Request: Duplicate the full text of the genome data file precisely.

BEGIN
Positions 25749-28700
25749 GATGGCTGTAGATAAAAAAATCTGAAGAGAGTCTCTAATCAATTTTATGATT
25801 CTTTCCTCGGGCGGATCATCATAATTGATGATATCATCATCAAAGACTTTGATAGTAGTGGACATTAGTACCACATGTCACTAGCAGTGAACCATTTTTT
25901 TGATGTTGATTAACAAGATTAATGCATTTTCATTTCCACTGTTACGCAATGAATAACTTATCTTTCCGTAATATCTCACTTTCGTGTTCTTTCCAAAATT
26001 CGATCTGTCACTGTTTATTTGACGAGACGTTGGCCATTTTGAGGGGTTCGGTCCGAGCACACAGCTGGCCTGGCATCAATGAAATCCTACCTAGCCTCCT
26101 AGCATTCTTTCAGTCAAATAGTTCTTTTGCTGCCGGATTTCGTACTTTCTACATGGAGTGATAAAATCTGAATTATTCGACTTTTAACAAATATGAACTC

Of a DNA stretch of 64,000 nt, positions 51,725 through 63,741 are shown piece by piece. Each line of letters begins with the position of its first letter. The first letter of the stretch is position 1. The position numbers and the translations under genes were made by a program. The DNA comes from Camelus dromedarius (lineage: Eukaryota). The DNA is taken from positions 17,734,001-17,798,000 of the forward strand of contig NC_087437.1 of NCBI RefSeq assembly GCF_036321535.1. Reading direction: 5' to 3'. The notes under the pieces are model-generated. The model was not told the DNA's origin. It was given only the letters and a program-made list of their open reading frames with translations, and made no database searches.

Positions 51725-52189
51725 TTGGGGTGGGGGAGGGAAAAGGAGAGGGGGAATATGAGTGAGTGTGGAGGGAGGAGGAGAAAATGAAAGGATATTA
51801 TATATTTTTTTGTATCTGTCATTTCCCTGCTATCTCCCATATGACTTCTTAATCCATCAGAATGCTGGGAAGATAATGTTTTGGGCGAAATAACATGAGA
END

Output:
Positions 25749-28700
25749 GATGGCTGTAGATAAAAAAATCTGAAGAGAGTCTCTAATCAATTTTATGATT
25801 CTTTCCTCGGGCGGATCATCATAATTGATGATATCATCATCAAAGACTTTGATAGTAGTGGACATTAGTACCACATGTCACTAGCAGTGAACCATTTTTT
25901 TGATGTTGATTAACAAGATTAATGCATTTTCATTTCCACTGTTACGCAATGAATAACTTATCTTTCCGTAATATCTCACTTTCGTGTTCTTTCCAAAATT
26001 CGATCTGTCACTGTTTATTTGACGAGACGTTGGCCATTTTGAGGGGTTCGGTCCGAGCACACAGCTGGCCTGGCATCAATGAAATCCTACCTAGCCTCCT
26101 AGCATTCTTTCAGTCAAATAGTTCTTTTGCTGCCGGATTTCGTACTTTCTACATGGAGTGATAAAATCTGAATTATTCGACTTTTAACAAATATGAACTC

Of a DNA stretch of 64,000 nt, positions 51,725 through 63,741 are shown piece by piece. Each line of letters begins with the position of its first letter. The first letter of the stretch is position 1. The position numbers and the translations under genes were made by a program. The DNA comes from Camelus dromedarius (lineage: Eukaryota). The DNA is taken from positions 17,734,001-17,798,000 of the forward strand of contig NC_087437.1 of NCBI RefSeq assembly GCF_036321535.1. Reading direction: 5' to 3'. The notes under the pieces are model-generated. The model was not told the DNA's origin. It was given only the letters and a program-made list of their open reading frames with translations, and made no database searches.

Positions 51725-52189
51725 TTGGGGTGGGGGAGGGAAAAGGAGAGGGGGAATATGAGTGAGTGTGGAGGGAGGAGGAGAAAATGAAAGGATATTA
51801 TATATTTTTTTGTATCTGTCATTTCCCTGCTATCTCCCATATGACTTCTTAATCCATCAGAATGCTGGGAAGATAATGTTTTGGGCGAAATAACATGAGA